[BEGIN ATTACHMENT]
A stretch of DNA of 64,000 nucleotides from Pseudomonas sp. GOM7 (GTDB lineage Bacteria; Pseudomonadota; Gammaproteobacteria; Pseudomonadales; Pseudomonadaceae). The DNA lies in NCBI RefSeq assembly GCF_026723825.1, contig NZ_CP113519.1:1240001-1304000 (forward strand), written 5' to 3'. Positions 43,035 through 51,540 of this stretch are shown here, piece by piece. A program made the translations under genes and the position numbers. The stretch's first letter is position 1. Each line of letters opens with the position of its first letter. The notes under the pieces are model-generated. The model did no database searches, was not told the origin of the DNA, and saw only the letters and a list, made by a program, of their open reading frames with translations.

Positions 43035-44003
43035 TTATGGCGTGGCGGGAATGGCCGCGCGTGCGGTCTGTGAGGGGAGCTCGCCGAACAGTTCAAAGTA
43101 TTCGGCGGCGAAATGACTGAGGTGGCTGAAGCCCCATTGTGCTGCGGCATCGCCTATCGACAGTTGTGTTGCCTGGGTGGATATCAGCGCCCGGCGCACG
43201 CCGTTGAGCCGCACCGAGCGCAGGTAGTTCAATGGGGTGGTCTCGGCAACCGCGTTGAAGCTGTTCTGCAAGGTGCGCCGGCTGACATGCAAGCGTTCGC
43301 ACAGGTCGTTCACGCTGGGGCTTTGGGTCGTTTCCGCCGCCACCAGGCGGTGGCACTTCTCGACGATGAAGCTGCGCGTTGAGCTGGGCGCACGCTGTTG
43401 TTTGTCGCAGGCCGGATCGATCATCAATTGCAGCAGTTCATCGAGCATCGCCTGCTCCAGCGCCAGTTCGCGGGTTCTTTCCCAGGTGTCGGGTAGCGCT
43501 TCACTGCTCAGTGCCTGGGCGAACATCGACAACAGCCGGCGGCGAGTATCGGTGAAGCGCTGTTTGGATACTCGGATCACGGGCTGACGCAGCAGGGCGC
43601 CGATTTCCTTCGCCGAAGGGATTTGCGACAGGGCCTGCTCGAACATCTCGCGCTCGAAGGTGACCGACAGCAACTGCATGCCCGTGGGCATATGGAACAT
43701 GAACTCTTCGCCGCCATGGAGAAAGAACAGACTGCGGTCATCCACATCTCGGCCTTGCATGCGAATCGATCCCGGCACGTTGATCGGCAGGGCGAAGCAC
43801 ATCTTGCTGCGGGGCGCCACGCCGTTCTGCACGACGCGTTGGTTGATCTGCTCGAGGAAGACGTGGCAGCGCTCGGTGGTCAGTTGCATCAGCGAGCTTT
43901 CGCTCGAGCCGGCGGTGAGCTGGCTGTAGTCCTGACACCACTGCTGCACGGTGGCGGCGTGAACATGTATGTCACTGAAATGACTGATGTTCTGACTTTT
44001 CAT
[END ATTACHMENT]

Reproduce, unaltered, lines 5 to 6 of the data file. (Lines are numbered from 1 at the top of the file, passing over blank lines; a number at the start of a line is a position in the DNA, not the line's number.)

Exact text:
43201 CCGTTGAGCCGCACCGAGCGCAGGTAGTTCAATGGGGTGGTCTCGGCAACCGCGTTGAAGCTGTTCTGCAAGGTGCGCCGGCTGACATGCAAGCGTTCGC
43301 ACAGGTCGTTCACGCTGGGGCTTTGGGTCGTTTCCGCCGCCACCAGGCGGTGGCACTTCTCGACGATGAAGCTGCGCGTTGAGCTGGGCGCACGCTGTTG